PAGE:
President Jenkins, Alumna Katherine Johnson Recognized as Champions of Change

President Jenkins, Alumna Katherine Johnson Recognized as Champions of Change

INSTITUTE, W.Va. – West Virginia State University (WVSU) President Anthony L. Jenkins as well as noted alumna Katherine Johnson were honored Saturday as “Champions of Change” by Delta Sigma Theta Sorority, Inc. Charleston-Institute Alumnae Chapter.

Jenkins and Johnson, as well as other WVSU alumnae, were recognized at a social action brunch on Saturday, March 24, in the James C. Wilson University Union on campus.

Jenkins has served as WVSU’s 11th president since July 2016. Prior to leading the State family, Jenkins served as Vice President for Student Affairs and Enrollment Management at the University of Maryland Eastern Shore and, most recently, as the Senior Associate Vice President for the University of Central Florida – the nation’s second largest university.

A 1937 graduate of WVSU, Johnson’s remarkable story as a “human computer” as NASA was told in the best-selling book and hit film “Hidden Figures.” During her 33-year career at NASA, Johnson calculated the trajectory for Alan Shepard, the first American in space. Even after NASA began using electronic computers, John Glenn requested that she personally recheck the calculations made by the new electronic computers before his flight aboard Friendship 7 – the mission on which he became the first American to orbit the Earth. She went on to do the calculations for the first actual moon landing in 1969.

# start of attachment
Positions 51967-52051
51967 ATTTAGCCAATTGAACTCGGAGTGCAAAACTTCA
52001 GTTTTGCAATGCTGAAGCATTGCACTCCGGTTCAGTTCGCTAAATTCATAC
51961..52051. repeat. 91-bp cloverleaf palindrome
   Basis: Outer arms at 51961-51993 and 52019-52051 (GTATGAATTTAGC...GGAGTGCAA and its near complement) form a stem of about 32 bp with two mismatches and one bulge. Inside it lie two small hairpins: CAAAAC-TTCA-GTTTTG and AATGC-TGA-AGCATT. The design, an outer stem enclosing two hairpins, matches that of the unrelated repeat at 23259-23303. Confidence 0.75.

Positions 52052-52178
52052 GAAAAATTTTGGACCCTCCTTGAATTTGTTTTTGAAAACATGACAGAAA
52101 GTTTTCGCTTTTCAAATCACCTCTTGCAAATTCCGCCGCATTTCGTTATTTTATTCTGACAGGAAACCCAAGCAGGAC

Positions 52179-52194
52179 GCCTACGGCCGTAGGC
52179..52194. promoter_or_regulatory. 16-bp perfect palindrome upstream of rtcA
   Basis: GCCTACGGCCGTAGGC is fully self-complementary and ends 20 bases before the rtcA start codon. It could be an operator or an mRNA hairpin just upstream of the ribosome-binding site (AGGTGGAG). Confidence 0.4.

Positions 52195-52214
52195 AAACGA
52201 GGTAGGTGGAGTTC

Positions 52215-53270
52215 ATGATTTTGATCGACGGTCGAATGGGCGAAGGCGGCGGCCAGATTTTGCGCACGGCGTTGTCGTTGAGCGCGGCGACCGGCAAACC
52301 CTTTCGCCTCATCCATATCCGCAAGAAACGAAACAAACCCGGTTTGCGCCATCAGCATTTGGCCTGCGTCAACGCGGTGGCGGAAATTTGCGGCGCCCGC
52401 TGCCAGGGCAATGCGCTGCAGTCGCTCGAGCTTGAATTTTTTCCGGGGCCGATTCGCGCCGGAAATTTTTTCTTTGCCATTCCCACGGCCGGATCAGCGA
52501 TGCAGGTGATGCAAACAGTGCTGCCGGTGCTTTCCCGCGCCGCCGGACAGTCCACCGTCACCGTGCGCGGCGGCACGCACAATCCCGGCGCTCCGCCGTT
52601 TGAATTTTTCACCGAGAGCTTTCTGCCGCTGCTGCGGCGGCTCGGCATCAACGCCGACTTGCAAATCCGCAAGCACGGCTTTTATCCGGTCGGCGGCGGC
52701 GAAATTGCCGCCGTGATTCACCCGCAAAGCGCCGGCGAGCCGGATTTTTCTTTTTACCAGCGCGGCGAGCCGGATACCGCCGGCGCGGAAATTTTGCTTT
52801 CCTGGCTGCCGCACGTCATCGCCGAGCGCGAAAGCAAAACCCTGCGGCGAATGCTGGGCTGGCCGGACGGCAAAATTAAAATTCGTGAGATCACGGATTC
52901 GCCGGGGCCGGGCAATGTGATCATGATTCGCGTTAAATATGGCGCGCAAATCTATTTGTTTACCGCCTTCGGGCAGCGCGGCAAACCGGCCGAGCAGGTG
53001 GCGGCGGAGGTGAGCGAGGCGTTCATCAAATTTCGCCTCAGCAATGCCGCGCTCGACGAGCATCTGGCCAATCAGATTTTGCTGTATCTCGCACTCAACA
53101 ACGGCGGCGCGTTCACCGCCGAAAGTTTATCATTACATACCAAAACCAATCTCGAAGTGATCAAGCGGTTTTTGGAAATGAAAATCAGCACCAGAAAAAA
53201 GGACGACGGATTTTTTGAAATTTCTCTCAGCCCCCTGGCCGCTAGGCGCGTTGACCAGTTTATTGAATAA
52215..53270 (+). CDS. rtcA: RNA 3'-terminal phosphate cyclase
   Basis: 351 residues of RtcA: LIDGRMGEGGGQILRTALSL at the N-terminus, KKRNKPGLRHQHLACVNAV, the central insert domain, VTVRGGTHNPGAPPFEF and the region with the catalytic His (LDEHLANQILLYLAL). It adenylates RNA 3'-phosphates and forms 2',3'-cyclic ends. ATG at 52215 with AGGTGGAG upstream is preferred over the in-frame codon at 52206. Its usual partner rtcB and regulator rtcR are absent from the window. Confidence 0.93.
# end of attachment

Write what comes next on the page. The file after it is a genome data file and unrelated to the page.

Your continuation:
WVSU Director of Alumni Relations Belinda Fuller accepted the award on Johnson’s behalf.

Also honored Saturday as “Champions of Change” were WVSU alumnae Reginia Lipscomb and Margaret “Rosebud” Cunningham.

Follow West Virginia State University on Facebook, Instagram and Twitter @WVStateU.
West Virginia State University is a public, land grant, historically black university, which has evolved into a fully accessible, racially integrated, and multigenerational institution, located in Institute, W.Va. As a “living laboratory of human relations,” the university is a community of students, staff, and faculty committed to academic growth, service and preservation of the racial and cultural diversity of the institution. Its mission is to meet the higher education and economic development needs of the state and region through innovative teaching and applied research.
Scroll to Top